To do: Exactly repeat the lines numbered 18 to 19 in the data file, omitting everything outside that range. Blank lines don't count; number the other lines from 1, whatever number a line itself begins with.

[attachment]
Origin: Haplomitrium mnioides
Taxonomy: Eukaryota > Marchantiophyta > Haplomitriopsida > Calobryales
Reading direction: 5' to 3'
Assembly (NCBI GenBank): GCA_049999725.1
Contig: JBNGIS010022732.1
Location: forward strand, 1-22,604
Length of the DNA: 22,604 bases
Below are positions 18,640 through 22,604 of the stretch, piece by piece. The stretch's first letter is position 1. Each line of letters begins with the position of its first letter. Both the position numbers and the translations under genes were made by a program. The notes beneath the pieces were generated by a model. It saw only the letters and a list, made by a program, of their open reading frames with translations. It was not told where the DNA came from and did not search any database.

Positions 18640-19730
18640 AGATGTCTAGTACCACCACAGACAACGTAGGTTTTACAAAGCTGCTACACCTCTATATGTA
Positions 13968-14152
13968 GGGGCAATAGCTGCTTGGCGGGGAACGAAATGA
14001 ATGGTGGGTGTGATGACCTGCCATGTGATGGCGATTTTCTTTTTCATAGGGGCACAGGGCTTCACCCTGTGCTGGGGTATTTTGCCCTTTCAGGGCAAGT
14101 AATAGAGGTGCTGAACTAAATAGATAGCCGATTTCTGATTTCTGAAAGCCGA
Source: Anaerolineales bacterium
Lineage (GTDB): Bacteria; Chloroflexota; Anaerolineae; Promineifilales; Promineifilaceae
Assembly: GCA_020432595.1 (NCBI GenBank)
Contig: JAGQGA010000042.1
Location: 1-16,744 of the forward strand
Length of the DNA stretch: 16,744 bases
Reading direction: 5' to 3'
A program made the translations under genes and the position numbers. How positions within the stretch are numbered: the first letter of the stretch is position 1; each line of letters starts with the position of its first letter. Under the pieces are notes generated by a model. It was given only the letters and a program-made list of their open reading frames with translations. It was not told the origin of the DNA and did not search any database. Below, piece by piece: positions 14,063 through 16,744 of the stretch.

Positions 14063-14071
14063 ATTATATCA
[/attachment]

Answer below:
Contig: JAGQGA010000042.1
Location: 1-16,744 of the forward strand